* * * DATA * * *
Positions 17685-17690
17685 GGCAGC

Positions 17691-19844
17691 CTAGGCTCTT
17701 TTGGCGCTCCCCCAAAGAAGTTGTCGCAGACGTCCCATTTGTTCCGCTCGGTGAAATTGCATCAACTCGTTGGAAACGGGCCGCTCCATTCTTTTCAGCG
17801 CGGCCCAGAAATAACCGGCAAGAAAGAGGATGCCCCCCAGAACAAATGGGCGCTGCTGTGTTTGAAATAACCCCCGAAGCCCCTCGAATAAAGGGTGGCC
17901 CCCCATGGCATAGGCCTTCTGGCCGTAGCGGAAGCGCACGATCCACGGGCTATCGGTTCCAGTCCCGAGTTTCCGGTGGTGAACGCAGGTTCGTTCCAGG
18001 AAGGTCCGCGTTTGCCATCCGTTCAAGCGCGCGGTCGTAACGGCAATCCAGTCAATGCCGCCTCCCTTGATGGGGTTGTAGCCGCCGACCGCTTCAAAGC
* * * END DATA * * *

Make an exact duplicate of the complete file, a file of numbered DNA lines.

Positions 17685-17690
17685 GGCAGC

Positions 17691-19844
17691 CTAGGCTCTT
17701 TTGGCGCTCCCCCAAAGAAGTTGTCGCAGACGTCCCATTTGTTCCGCTCGGTGAAATTGCATCAACTCGTTGGAAACGGGCCGCTCCATTCTTTTCAGCG
17801 CGGCCCAGAAATAACCGGCAAGAAAGAGGATGCCCCCCAGAACAAATGGGCGCTGCTGTGTTTGAAATAACCCCCGAAGCCCCTCGAATAAAGGGTGGCC
17901 CCCCATGGCATAGGCCTTCTGGCCGTAGCGGAAGCGCACGATCCACGGGCTATCGGTTCCAGTCCCGAGTTTCCGGTGGTGAACGCAGGTTCGTTCCAGG
18001 AAGGTCCGCGTTTGCCATCCGTTCAAGCGCGCGGTCGTAACGGCAATCCAGTCAATGCCGCCTCCCTTGATGGGGTTGTAGCCGCCGACCGCTTCAAAGC